The Evangelical Universalist Forum

The Golden Rule in Eight Religions


Go to the following link to see how the Golden Rule is expressed in 8 religions:


It’s such a basic truth – you can know if a thing is good or evil based on how you would feel if it were done to you.



I think it was CS Lewis who pointed out that it is one thing to say ‘don’t do to anyone else what you would not want them to do to you’ and the genuinely moral advance to say “Do for others what you would like them to do for you”.

A huge difference indeed between the two sayings.


True, Dave, the positive “do” is asking more of us than just the “don’t do.”

A couple of those were pretty close:

Islam: No one of you is a believer until he desires for his brother that which he desires for himself. (Sunnah)
Taoism: Regard your neighbor’s gain as your gain, and your neighbor’s loss as your own loss.(Tai Shang Kan Yin P’ien)

The Islam one only applies to a “brother,” which may exempt those of other religions. I’m not sure how they apply that.

And I wonder if a Taoist would say, “Who is my neighbor?”



There’s probably a similar saying in Bahaism, although you need to search Google or Bing for it.


Both the positive and negative ways to express this rule are valid and important. At some level, due to differences of likes and dislikes, this rule isn’t quite absolute - think, for example of a masochist applying this rule. I think what this shows is that God is definitely our creator and has written his law in our hearts and the division and strife are caused by us, not Him.


Yeh, Gabe, the rule is general. One can always find exceptions. One person told me that he likes other people to offer him a cigarette. So should he offer a non-smoker a cigarette?


Good point, Gabe & Don. I heard a preacher once say that what Jesus perhaps meant was, “Treat others in the way they’d like to be treated.” Of course, some folks would like to be treated in ways that would end up being very bad for them (children, for instance? :laughing: ) and others would like to be treated in ways that would also be bad for other people. So, that doesn’t seem to be the perfect way to put it. In the end, I think Jesus put it at least as well as anyone, and we do know what He meant, I think, – for the most part.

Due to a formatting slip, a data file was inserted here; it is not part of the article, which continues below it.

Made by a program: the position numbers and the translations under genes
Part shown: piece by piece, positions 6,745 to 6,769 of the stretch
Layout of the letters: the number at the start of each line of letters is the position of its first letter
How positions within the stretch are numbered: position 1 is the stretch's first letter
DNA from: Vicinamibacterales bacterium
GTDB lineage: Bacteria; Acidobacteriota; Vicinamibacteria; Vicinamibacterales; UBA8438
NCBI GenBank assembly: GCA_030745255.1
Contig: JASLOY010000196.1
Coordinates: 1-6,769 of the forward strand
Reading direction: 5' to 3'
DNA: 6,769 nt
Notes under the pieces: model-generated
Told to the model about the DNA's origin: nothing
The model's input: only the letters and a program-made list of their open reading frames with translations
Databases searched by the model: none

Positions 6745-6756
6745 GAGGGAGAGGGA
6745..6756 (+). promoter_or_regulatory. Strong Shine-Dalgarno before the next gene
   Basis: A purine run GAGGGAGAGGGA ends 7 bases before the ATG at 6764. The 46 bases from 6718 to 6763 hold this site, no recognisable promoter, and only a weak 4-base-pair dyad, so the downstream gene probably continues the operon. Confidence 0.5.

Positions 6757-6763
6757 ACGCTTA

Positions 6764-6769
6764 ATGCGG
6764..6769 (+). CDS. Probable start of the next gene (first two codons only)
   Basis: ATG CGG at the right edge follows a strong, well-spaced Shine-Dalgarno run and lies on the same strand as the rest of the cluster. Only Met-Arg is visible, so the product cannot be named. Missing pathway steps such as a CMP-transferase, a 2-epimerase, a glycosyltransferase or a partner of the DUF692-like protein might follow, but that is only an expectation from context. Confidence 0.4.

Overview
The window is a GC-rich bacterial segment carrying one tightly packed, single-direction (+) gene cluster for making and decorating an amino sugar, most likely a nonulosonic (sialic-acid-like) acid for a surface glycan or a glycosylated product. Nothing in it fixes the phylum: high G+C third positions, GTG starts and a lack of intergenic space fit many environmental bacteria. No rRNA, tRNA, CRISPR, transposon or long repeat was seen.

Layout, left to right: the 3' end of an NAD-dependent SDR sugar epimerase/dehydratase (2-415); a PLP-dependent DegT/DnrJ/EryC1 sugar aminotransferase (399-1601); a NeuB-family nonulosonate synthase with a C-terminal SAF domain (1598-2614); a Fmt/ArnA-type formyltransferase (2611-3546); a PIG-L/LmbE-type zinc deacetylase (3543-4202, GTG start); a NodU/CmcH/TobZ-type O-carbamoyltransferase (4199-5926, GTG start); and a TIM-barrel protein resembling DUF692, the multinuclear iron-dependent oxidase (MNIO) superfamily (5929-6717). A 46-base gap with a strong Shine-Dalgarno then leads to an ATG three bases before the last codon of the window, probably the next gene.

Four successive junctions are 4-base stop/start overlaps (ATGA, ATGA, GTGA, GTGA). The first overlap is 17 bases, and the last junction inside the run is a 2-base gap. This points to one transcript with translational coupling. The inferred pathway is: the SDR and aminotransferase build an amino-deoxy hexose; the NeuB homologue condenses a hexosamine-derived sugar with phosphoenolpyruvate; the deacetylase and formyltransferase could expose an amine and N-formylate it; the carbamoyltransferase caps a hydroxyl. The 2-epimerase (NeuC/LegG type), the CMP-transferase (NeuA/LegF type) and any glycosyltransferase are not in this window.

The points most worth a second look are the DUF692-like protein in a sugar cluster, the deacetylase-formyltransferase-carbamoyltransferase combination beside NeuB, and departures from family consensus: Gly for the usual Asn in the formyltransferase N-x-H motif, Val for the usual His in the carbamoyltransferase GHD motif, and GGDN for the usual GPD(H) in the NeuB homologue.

“O son of man! If thine eyes be turned towards mercy, forsake the things that profit thee and cleave unto that which will profit mankind. And if thine eyes be turned towards justice, choose thou for thy neighbour that which thou choosest for thyself.”
(Baha’u’llah, The third Leaf of the Most Exalted Paradise, Tablets, p. 64)

“Blessed is he who preferreth his brother before himself.”
(Baha’u’llah, Tablets, p. 71)

“Lay not on any soul a load which ye would not wish to be laid on you, and desire not for any one the things ye would not desire for yourselves.”
(Baha’u’llah, Gleanings LXVI, p. 128)

“Ascribe not to any soul that which thou wouldst not have ascribed to thee, and say not that which thou doest not. This is my command unto thee, do thou observe it.”
(Baha’u’llah, The Hidden Words, Arabic # 29)

“Choose for thy neighbor that which thou choosest for thyself.”
(Baha’u’llah, Epistle to the Son of the Wolf, p. 30)

“A man should wander about treating all creatures as he himself would be treated.”
(Sutrakritanga 1.11.33)

“Love your friend and never desert him. If you see him surrounded by the enemy do not run away; go to him, and if you cannot save him, be killed together and let your bones lie side by side.”

(Sur-AR-Ale-Shar, The Lessons of the Lone Chief)
“Do not kill or injure your neighbor, for it is not him that you injure, you injure yourself. But do good to him, therefore add to his days of happiness as you add to your own. Do not wrong or hate your neighbor, for it is not him that you wrong, you wrong yourself. But love him, for The Great Spirit (Moneto) loves him also as he loves you.”

“A SAGE is ingenuous and leads his life after comprehending the parity of the killed and the killer. THEREFORE, neither does he cause violence to others nor does he make others do so.”
(Yoruba Proverb, Nigeria)

“One going to take a pointed stick to pinch a baby bird should first try it on himself to feel how it hurts.”
(Yoruba Proverb, Nigeria)

“What you wish your neighbors to be to you, such be also to them.”

“We should conduct ourselves toward others as we would have them act toward us.”
(Aristotle, from Plato and Socrates)

“Avoid doing what you would blame others for doing.”

“Do not to your neighbor what you would take ill from him.”

“Cherish reciprocal benevolence, which will make you as anxious for another’s welfare as your own”
(Aristippus of Cyrene).

“Act toward others as you desire them to act toward you”


yepper Don thanks for you have put forth the other beliefs… Though Israel was what the bible is about. :smiley: